Many people who train for self-defense experience having to skip training or workouts because of allergies. It could take days or even weeks before they can get back to normal training. And allergies are something that can affect anyone.
Allergy refers to hypersensitive reaction of the body to certain harmless substances. It could also mean an unusual reaction of the body in relation to the increase in the immunoglobulin level. Allergic reactions normally occur when the immune system reacts to allergens. Allergens can enter the body through the digestive system, respiratory system or skin contact. There are three common types of allergens, namely the inhalant allergens (such as pet dander, house mites, pollen, spores), ingestant allergens (eggs, peanut, milk, certain medications), and contactant allergens (such as metals and cosmetic products).
Generally, there is no cure for allergies. However, their symptoms can be controlled using certain medications including antihistamines. But antihistamines cannot give relief to all kinds of allergies. Antihistamines can relieve the symptoms of hay fever, allergic rhinitis, atopic eczema, urticarial, allergic conjunctivitis, and allergic reactions due to insect bites and stings. Patients with mild allergic reaction to ingestant allergens may also find relief by taking antihistamines. In some instances, doctors may also recommend antihistamines for patients with fluid in lungs caused by allergic reactions.
How Antihistamines Work
When the body is exposed to allergens, it will trigger the body to release chemicals called antihistamines. Histamines are what causes the skin to itch or the nose to swell when exposed to allergens. To block histamines and stop the symptoms of allergic reaction, you need to take in an antihistamine.
There are different types of antihistamines available which can be categorized into commercial antihistamine and natural antihistamine. Commercial antihistamines are available in capsules, tablets, liquid, eye drops and nasal sprays. Some can be bought over the counter while others are prescription only. Popular brands of prescription antihistamines are Astelin, Astepro Atarax, Vistaril, Clarinex, Cyproheptadine, Emadine eyedrops, Palgic (carbinoxamine) and Xyzal. OTC antihistamines, on the other hand, include Allegra, Benadryl, Dimetane, Claritin, Chlor-Trimeton and Zyrtec (certirizine).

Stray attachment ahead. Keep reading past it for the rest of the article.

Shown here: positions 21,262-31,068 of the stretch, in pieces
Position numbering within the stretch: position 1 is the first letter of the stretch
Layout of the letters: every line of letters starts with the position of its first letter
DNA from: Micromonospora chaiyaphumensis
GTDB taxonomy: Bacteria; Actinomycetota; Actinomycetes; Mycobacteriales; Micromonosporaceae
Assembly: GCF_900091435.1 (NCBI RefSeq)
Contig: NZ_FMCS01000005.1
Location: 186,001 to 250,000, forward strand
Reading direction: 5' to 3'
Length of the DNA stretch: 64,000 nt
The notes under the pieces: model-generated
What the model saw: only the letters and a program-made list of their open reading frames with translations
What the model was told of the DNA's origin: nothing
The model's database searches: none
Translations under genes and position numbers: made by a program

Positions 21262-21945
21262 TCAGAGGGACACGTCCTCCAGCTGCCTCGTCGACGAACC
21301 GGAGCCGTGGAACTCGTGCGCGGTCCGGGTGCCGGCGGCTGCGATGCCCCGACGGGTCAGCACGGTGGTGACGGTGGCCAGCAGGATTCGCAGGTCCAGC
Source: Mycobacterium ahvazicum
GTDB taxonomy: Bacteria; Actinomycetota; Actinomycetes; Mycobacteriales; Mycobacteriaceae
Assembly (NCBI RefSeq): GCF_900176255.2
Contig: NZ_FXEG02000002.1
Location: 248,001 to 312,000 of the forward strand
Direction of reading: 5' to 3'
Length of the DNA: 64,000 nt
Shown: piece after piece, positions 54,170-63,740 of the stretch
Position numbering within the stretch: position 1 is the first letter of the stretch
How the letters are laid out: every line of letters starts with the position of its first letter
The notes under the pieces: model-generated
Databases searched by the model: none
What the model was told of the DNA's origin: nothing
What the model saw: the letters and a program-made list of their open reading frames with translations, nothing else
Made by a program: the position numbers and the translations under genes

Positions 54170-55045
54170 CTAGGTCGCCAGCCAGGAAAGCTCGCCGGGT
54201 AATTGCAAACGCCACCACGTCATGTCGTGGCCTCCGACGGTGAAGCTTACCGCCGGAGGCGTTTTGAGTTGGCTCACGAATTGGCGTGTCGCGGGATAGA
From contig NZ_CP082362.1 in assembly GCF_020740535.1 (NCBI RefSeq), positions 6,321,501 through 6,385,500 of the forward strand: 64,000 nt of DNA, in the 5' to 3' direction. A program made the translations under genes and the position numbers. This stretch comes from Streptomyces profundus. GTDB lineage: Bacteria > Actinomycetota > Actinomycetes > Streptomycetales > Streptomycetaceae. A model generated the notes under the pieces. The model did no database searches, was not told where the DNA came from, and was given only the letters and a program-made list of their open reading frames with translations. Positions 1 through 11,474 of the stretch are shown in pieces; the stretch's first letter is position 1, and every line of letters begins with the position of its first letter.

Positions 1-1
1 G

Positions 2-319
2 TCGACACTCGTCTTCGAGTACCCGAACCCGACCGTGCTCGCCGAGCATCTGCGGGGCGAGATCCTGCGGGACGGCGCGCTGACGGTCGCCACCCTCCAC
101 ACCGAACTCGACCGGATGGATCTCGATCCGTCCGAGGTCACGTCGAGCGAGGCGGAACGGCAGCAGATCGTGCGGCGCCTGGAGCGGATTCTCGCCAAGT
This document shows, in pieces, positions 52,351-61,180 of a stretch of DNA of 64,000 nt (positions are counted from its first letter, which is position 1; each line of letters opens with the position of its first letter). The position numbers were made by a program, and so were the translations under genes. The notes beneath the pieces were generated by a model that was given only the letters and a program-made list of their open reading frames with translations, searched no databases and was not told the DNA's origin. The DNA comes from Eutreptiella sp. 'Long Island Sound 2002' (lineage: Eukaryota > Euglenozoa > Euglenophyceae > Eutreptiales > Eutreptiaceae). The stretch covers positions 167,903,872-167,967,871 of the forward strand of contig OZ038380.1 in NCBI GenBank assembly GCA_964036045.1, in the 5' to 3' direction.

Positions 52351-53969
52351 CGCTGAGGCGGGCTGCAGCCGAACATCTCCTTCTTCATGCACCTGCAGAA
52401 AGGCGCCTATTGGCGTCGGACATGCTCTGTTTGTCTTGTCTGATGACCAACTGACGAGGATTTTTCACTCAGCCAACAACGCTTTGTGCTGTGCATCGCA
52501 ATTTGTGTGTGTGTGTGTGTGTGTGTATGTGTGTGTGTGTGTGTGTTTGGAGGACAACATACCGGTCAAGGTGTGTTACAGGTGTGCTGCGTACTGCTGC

One of the disadvantages of commercial antihistamines is that some people might suffer from their side effects, the most common of which are drowsiness, dizziness, dry mouth, blurry vision, nausea and vomiting. That is why they resort to using natural antihistamines from plant sources.
There are some herbs that you could easily source from your pantry or backyard garden, which possess strong antihistamine properties. One good example is thyme which can aid in allergic reactions to the skin such as itchiness and skin rashes. Other herbs with antihistamine properties are basil, fennel, chamomile, ginger, parsley, saffron and nettles.
The saying that prevention is better than cure best applies to patients who have a history of allergic reactions to certain allergens. For instance, if you are training for self-defense outdoors and you are allergic to dust, be sure to find a location that is not dusty. If symptoms persist despite taking antihistamines, it is best to see your doctor immediately.